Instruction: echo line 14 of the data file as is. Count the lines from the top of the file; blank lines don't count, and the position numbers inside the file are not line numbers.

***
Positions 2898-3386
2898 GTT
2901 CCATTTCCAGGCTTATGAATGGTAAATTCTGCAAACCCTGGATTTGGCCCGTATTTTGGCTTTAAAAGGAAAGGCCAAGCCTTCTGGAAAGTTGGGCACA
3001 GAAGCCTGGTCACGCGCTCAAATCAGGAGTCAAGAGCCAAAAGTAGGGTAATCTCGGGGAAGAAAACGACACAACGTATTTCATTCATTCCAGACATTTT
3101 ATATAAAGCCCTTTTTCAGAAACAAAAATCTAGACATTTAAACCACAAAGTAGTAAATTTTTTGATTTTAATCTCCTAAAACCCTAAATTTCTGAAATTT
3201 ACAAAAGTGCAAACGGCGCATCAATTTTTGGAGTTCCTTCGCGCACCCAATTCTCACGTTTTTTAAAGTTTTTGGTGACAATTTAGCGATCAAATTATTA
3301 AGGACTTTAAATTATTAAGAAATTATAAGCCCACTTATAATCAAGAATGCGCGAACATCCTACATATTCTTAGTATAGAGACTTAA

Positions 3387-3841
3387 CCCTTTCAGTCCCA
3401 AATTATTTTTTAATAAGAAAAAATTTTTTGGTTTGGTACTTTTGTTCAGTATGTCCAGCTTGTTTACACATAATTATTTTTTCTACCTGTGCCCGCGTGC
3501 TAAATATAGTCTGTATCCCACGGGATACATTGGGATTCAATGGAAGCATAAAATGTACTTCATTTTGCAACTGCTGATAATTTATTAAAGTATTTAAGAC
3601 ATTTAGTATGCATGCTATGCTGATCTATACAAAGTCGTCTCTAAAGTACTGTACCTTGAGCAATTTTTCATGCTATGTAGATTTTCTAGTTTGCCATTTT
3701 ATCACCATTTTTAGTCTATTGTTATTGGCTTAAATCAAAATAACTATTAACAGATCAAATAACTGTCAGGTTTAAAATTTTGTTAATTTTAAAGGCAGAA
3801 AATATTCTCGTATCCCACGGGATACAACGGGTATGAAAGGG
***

3801 AATATTCTCGTATCCCACGGGATACAACGGGTATGAAAGGG